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The brown pelican's image adorns postage stamps across the Americas, from Bermuda and Belize to Venezuela and St. Vincent and the Grenadines. It is Louisiana's state bird and the national bird for Turks and Caicos Islands. With its dark plumage and distinct feeding methods, the brown pelican sets itself apart from seven other pelican species. Aside from being one of the smaller pelican species, the brown pelican is the only one that is known to dive and dine. Most pelican species feed by corralling fish into shallow waters through a group chase before scooping them up with their large beaks. Brown pelicans have their own distinct method: once they spot light reflecting off the scales of fish, they plunge into the water from heights of up to 70 feet where they scoop up fish, drain water through their beaks and tip their heads back to swallow (MarineBio.org: Brown Pelican, Pelecanus occidentalis, 2010 ). Air sacs beneath their skin protect them from injury when they hit the water.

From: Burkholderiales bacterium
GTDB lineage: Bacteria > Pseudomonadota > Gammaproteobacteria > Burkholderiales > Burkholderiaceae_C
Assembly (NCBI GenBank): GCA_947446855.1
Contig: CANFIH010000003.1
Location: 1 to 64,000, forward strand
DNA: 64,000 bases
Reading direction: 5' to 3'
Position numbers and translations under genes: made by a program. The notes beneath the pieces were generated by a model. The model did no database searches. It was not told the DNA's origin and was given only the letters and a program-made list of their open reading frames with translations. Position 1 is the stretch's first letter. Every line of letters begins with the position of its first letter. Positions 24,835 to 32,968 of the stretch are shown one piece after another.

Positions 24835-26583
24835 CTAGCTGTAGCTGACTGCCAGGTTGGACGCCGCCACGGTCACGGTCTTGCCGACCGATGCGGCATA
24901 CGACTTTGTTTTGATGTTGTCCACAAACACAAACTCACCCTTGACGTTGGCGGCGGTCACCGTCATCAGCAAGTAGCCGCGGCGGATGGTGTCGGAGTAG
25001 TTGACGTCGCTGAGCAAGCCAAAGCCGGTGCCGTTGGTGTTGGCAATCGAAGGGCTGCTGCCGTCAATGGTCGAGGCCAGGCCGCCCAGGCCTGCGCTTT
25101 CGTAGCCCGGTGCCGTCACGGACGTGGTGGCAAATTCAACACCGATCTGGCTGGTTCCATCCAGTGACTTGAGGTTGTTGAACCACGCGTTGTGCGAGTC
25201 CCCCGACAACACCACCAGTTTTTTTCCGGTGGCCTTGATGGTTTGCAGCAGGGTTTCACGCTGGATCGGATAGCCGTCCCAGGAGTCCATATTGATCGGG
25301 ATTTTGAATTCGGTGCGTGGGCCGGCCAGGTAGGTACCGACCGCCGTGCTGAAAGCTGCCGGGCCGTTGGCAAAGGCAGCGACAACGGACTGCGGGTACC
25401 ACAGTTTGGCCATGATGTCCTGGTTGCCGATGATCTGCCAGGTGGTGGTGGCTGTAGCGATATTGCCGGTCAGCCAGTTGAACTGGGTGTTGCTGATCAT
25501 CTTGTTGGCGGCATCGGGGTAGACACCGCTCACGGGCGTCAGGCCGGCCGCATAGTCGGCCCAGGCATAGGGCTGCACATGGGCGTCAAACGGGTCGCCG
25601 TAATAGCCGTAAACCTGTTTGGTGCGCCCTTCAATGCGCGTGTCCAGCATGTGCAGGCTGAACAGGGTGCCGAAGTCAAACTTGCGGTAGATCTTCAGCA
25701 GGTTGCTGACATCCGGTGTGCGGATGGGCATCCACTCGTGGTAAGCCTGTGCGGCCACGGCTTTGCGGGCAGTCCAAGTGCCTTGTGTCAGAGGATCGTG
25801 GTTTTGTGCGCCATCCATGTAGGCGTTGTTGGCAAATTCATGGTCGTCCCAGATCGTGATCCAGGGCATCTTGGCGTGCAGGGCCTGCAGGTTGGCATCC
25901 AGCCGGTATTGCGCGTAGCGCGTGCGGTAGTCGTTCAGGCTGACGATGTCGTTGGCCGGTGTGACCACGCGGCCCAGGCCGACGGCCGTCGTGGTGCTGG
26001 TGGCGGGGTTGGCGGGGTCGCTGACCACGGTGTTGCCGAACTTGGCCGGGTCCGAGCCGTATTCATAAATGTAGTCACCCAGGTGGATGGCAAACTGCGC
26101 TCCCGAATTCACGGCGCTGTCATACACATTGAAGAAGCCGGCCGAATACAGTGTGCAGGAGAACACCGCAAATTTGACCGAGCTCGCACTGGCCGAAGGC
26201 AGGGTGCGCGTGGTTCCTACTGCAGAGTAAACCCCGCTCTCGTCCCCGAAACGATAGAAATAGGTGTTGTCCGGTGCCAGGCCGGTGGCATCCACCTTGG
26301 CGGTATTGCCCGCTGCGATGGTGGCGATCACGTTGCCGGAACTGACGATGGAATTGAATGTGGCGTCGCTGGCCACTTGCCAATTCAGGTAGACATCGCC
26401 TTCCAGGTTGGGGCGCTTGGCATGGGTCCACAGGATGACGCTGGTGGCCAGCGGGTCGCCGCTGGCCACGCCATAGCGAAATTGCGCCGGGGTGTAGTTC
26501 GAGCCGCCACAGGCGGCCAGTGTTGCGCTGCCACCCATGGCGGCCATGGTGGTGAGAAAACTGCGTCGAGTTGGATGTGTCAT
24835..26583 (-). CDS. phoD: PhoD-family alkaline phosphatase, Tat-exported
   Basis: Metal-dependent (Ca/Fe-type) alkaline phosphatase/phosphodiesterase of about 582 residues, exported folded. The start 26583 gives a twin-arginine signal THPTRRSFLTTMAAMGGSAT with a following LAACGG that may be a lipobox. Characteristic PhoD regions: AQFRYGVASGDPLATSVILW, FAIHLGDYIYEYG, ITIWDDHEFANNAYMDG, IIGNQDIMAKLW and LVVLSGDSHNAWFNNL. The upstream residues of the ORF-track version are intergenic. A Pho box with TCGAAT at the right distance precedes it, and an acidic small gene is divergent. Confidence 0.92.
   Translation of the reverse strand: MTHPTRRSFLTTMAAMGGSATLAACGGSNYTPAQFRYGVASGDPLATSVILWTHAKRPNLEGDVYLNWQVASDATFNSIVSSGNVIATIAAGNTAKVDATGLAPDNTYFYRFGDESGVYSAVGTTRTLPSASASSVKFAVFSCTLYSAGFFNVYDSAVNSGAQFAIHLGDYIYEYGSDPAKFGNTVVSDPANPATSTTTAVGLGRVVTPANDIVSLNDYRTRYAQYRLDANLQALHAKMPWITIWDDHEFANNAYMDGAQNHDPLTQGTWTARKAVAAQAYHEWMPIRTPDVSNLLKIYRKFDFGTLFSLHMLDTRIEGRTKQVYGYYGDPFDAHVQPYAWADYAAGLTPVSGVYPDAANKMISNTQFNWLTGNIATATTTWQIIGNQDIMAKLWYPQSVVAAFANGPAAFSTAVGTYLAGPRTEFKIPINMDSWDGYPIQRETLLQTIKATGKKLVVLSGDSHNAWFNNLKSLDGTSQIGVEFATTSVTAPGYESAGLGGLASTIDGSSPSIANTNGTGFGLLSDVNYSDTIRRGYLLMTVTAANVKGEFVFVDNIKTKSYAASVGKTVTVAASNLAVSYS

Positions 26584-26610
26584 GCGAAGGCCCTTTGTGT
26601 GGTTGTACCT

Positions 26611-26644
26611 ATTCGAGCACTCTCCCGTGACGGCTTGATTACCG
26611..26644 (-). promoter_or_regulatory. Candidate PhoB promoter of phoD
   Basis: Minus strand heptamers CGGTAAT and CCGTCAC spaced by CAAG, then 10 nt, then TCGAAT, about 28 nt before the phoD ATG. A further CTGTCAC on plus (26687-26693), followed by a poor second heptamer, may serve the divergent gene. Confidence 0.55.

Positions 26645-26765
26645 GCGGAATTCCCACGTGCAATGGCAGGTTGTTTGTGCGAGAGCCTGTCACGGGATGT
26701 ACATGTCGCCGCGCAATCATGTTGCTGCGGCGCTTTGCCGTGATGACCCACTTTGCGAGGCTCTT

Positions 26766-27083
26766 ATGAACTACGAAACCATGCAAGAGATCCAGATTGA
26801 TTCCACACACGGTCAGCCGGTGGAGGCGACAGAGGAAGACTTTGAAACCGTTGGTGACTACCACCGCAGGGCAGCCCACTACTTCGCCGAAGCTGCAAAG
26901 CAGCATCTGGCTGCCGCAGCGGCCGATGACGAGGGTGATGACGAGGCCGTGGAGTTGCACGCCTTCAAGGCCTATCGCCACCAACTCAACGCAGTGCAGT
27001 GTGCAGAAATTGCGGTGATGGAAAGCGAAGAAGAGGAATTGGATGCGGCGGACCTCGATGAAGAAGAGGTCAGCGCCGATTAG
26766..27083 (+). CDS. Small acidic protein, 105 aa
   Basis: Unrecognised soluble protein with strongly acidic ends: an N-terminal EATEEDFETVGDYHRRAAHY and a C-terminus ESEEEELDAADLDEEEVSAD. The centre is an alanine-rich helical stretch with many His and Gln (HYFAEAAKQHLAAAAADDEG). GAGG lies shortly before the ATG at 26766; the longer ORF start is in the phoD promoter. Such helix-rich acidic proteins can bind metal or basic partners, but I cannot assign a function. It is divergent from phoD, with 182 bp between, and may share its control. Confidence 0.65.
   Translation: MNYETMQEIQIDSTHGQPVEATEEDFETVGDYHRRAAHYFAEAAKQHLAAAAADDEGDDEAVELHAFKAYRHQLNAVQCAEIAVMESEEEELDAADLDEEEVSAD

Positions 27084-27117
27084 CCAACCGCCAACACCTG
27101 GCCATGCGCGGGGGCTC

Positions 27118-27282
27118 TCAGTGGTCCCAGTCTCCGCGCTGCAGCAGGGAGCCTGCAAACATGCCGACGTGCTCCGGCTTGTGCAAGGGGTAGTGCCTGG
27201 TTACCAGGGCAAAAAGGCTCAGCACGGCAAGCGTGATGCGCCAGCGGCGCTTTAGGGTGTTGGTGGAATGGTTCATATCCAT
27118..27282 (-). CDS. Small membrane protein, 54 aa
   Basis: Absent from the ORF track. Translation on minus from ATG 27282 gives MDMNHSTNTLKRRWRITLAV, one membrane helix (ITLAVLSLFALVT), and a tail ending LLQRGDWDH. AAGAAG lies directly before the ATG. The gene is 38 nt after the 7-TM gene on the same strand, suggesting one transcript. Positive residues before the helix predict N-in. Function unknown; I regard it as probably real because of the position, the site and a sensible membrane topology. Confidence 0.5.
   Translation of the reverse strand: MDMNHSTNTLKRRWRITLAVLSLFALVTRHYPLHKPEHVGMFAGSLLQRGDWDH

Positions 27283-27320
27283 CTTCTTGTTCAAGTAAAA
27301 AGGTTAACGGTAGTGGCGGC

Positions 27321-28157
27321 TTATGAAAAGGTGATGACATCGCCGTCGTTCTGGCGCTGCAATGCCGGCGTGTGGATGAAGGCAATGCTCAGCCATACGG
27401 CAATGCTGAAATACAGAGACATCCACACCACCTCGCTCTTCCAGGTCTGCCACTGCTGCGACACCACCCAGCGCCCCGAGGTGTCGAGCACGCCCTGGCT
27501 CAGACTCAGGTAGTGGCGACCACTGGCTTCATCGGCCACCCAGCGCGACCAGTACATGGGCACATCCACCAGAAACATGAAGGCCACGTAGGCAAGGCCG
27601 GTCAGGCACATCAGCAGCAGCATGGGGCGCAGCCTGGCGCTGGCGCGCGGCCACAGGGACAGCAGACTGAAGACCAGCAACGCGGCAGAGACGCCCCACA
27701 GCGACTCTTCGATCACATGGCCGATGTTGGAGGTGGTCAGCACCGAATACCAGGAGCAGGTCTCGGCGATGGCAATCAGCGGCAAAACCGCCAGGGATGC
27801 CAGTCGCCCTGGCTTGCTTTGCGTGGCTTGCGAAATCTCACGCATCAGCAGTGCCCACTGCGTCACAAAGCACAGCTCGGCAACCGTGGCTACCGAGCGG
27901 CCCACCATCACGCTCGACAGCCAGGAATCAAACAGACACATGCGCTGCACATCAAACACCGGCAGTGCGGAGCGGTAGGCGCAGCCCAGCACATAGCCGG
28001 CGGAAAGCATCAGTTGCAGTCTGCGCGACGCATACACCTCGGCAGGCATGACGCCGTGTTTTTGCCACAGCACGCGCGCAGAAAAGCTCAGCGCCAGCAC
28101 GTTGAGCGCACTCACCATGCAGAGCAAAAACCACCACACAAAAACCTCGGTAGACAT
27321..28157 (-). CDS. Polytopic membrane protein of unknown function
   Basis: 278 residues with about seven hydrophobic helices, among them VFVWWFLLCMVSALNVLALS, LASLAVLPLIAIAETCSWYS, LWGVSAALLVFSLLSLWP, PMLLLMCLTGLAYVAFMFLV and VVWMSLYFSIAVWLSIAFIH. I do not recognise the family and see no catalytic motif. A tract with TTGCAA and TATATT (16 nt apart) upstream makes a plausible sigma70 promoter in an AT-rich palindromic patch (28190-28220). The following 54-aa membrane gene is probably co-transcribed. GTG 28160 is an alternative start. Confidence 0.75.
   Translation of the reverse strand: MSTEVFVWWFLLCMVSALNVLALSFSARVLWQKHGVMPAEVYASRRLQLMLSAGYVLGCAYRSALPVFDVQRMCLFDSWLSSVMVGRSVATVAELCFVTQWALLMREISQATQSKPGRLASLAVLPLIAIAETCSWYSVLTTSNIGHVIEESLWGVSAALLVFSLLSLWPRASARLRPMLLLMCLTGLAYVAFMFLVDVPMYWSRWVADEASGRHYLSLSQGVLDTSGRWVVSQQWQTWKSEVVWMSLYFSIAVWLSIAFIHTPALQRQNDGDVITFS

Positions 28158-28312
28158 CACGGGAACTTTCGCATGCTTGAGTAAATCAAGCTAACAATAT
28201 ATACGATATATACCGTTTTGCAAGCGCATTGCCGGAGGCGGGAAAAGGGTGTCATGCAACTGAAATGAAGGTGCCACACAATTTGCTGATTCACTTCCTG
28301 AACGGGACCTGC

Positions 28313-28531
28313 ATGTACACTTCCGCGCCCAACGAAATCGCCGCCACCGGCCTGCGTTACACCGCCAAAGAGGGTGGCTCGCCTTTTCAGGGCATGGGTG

This species inhabits shallow inshore waters, estuaries and bays, avoiding the open sea. Its diet is comprised mostly of fish, causing great congregations in areas with abundant prey. Prey species include sardines and anchovies, but has been seem to take shrimps and carrion, and even nestling egrets. It regularly feeds by plunge-diving and is often the victim of kleptoparasites. The timing of breeding varies depending on latitude, breeding in spring in the extreme north of its range compared to all year round in the tropics. Brown Pelicans are colonial, with some colonies being maintained over several years. It mostly nests on the ground, sometimes on cliffs and less often in small trees or bushes. Movements and migrations depend on local conditions (e.g. northern populations migrate south) (del Hoyo et al. 1992).
In Ventura Harbor, near many boats and people.